Announcing your pregnancy to the world is a hugely exciting moment, so what happens when someone else spills your baby beans?
- “Don’t steal my thunder!” Social media etiquette for other people’s baby news
- How to stop people sharing your baby news on social media before you do
- Rethinking the 12-week rule: Why do we make mums do the hardest weeks alone?
A dismayed mum-to-be took to Mumsnet to share her experience of this very thing, revealing that she was expecting twins but that a friend broke the news to the world.
“I’m about 9 weeks pregnant and had an early scan yesterday as husband can’t make the 12 week due to work and we wanted him to see baby first. At the scan we found out it was twins,” she told readers of the popular forum explaining she and her hubby “are of course extremely excited.”
What happened was that she was at a party the night before she posted her story, and of course, she wasn’t drinking alcohol. Because pregnant.
Next minute …
She knew two of her closest buddies – who were also at the party – would start asking questions about her tee-totalling, so she preempted this by quietly sharing her baby news.
“I did this but made it clear I wasn’t sharing the news as I hadn’t even told my family who were away yesterday,” she says. “I left the party early (exhausted) but woke up this morning to find that one of these ‘close’ friends had shared the news with others.”
To say she was upset by this turn of events would be putting it mildly.
“I’m absolutely furious,” the mum-to-be writes, “and really just want to cut this friend out of my life now. It clearly isn’t her news to share and she did so as soon as I left, she has no excuses and talked about me for the rest of the night.”
She explains that she and the secret-spiller have been friends since they were tiny and that they’d kept each other’s first pregnancy secrets.
“She has a party this weekend for her birthday and I don’t want to attend,” the mum writes asking how she should move forward from what she sees clearly as a betrayal.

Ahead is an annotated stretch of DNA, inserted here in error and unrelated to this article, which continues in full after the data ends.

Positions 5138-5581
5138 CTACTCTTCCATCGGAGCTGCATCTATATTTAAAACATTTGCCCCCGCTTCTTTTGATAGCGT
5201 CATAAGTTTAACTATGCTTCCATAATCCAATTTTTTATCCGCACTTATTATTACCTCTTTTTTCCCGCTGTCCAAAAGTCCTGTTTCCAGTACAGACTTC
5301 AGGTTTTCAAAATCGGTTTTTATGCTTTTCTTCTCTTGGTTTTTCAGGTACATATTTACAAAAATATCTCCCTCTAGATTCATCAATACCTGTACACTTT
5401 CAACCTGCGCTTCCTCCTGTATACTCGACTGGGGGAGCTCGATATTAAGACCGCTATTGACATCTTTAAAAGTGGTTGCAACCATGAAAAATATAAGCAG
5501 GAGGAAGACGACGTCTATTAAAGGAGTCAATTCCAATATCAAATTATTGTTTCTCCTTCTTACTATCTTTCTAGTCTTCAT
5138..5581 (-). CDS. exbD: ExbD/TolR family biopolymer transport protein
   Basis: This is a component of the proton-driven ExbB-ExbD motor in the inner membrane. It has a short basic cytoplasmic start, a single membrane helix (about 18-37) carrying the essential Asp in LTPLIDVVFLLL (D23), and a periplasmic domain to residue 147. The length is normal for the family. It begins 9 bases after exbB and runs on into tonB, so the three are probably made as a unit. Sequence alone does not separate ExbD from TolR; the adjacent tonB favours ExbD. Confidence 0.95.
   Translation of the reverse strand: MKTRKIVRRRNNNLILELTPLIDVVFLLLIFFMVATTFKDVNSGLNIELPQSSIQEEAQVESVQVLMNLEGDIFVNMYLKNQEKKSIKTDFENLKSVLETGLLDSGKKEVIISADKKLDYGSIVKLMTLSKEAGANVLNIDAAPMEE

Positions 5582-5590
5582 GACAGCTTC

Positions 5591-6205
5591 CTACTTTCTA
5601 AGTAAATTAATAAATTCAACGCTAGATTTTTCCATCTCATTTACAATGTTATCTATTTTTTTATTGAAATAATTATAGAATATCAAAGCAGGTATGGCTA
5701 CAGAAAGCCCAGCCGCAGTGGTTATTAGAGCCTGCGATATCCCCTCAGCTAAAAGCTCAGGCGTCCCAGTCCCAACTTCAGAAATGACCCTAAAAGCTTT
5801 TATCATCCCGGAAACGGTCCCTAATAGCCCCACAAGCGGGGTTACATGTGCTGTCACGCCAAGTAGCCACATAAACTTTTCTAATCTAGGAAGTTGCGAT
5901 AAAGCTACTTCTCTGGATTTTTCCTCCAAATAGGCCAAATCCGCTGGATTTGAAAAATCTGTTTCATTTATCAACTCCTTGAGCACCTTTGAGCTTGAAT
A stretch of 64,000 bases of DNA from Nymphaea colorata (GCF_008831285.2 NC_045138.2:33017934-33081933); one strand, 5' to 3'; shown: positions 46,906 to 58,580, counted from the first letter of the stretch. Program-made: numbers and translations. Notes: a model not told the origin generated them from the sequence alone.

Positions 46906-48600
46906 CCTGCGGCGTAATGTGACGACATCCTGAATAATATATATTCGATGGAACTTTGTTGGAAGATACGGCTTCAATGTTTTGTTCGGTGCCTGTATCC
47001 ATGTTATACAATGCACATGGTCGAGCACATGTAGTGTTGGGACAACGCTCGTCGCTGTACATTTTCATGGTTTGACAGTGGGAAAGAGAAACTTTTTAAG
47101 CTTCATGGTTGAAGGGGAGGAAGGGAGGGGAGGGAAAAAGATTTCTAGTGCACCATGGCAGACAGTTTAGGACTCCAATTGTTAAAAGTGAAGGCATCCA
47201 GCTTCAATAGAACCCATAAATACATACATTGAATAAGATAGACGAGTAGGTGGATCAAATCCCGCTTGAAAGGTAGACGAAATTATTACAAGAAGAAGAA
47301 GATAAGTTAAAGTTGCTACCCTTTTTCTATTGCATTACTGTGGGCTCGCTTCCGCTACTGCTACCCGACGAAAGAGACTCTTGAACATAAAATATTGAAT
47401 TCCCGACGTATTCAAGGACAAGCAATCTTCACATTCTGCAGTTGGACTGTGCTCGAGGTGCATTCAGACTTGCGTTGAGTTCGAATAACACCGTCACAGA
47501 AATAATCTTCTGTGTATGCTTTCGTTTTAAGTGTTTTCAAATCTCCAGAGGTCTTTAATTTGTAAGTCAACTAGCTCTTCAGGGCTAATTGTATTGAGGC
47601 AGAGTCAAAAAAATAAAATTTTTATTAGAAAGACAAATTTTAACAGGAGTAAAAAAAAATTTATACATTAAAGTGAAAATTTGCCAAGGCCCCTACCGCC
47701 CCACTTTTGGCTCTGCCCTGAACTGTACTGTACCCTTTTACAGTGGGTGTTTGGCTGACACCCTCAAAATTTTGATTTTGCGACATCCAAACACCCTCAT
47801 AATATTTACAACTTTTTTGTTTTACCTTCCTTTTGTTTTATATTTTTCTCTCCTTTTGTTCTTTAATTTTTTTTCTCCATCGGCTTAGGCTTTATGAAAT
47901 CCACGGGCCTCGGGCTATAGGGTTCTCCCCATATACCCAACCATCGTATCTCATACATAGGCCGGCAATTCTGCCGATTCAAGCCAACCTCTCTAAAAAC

Some had experienced similar and advised others to tread carefully with secrets:
“This happened to me, my best friend had told people after I left a party, woke up to lots of ‘congratulations’ messages and I’d not even told my grandparents yet. She was very remorseful, blamed it on having a few too many wines but to this day I’ve never fully got my trust back in her and that was over 5 years ago.
I think the best thing to do is just be mindful of who you’re sharing things with (which is a shame, I know).”
Some were as angry as the mum-to-be herself:
“That’s awful, no wonder you’re angry. It’s done now so I suppose all you can do is decide if you still want her as a friend. You need to tell her how angry you are and I certainly wouldn’t be trusting her with any more secrets.”
But others thought that this mum should have been a little more careful about when and where she confided in her friends:
“The thing is, as soon as you share a secret, you lose control of the secret. And while I can understand why you are upset, you did choose to tell 2 people at a party, presumably they were drinking? Maybe they were just excited and your news and paired with being drunk, mentioned it to someone else. Is this really worth losing a lifelong friendship over?”
It’s a great question, and I guess it depends on the intention behind the secret-spilling. If it was accidental merry sharing of gorgeous news, it’s probably good to salvage the friendship. But if it was an attempt to usurp the mum-to-be’s excitement? That’s another kettle of fish.